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Endesa - Electricity, Gas, People

Heating and air conditioning in cars: how much petrol do they consume?

Published on July 5, 2019

Heating and air conditioning in petrol cars have completely different functions. However, everything changes if we're talking about electric cars. We’ll calculate your out-of-pocket expenses.

Today, it’s difficult for us to imagine a trip in a car without heating or air conditioning, depending on the season of the year. But for half of their history, cars didn’t have either one.

It was only after 1940 that some models started to emerge that were capable of controlling the interior cooling/heating. It is still possible to find cars that, in their basic versions, do not include air conditioning.

But how much petrol does it consume to use the heating or air conditioning in your car?

Car heating is free

Though many people don't know it, turning on the heat does not increase the car’s consumption of petrol.

Heat is obtained from the energy generated by the engine itself, and so it is enough to have it turned on to provide heat. For that reason, if you turn on the heat, you just need to wait a few minutes to feel its effects (however long it takes for the engine to heat up).

However, it is false to say that its consumption is equal to zero. The fan that makes the heat pass inside the car uses electricity from the battery. And to charge the battery, it also uses some petrol, but very little.

By taking advantage of the heat dissipation from the engine, heating a car is practically free

Air conditioning: up to 1 litre per 100 km

Air conditioning, on the other hand, uses a compressor connected to the belt of the engine in order to function. This consumes energy, and therefore, petrol. It consumes between approximately 0.2 litres and 1 litre of petrol per each 100 km.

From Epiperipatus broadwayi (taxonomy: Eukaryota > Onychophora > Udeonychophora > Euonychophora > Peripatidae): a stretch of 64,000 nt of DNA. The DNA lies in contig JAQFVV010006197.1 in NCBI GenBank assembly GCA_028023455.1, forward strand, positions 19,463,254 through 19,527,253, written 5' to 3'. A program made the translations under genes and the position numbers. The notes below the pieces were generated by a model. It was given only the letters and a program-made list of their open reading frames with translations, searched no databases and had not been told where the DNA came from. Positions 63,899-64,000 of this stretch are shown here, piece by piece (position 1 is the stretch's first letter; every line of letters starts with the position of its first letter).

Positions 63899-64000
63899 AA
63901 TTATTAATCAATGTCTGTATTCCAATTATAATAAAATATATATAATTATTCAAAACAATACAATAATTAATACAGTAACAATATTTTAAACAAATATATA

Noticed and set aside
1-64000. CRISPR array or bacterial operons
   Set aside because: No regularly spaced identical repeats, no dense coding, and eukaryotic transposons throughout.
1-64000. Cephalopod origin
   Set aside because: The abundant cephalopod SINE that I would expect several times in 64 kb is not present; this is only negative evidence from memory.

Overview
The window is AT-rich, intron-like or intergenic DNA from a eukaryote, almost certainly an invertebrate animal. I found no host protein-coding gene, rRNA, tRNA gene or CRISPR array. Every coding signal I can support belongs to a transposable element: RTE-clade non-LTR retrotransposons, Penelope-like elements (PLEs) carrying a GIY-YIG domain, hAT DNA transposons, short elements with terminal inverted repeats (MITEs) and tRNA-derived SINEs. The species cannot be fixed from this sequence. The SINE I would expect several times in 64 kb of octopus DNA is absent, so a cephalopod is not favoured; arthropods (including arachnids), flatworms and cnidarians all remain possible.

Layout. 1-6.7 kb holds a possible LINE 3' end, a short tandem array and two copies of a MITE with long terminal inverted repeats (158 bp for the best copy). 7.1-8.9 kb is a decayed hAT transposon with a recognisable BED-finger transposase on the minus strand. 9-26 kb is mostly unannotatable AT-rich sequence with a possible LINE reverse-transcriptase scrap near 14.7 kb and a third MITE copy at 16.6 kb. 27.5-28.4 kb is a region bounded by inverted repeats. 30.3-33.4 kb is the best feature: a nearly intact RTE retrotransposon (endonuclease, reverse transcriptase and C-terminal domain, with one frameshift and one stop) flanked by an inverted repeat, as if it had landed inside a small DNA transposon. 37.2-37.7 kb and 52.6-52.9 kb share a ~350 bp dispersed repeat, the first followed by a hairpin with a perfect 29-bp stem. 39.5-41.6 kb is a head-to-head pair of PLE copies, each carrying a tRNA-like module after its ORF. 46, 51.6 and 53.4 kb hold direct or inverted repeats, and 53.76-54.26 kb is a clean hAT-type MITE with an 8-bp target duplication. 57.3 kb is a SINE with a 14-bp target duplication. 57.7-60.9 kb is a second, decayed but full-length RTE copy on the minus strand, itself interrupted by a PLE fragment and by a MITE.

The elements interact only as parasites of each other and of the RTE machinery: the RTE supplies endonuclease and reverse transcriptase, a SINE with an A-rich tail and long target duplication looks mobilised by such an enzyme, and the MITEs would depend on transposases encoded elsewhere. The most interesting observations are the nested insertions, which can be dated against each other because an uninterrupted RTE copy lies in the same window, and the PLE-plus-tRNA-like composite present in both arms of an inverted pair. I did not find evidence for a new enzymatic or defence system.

Obviously, consuming more or less depends on both the exterior temperature and the intensity at which you use the air conditioning. The machine needs to cool the air inside the car: the more degrees it needs to go down, the more petrol it will consume.

Air conditioning of a car consumes between 0.2 and 1 litre of petrol at 100 km

Electrical cars: less dissipation, more sustainability

Everything changes with electric cars. A thermal motor wastes most of the heat it generates. As we’ve seen, this wasted part is what provides the heat in a petrol car.

However, an electric car strives not to waste anything. For that reason, if you turn on the heat, (in the case of electric cars) the consumption of energy will go up considerably.

Thus, we're talking about a paradigm shift. By driving a petrol car, you are wasting every metre you travel... and a side effect of this is that you can obtain heating based on that waste. But it is false to say that heating is free. It comes from the petrol that you're wasting.

By commuting in an electric car, everything is more controlled. When the car stops, energy consumption stops as well. Unless you need to use the lights, radio, or heating and air conditioning. The idea here is to always consume as little as possible, striving for zero waste.

If you drive an electric car and you need air conditioning or heat, the energy necessary will be extracted directly from the traction battery. You’ll have your cold/heat, but in turn, the autonomy of the vehicle will be reduced. How much? In normal conditions, it is around 10% or 20%.

To solve it, manufacturers are already implementing in their electric models, a small heat pump. This invention that is so common in homes and offices is thus carving out its niche in the future of driving by guaranteeing the maximum performance in any weather condition.

In electric cars, both air conditioning and heating consume energy of the battery, and therefore, reduce autonomy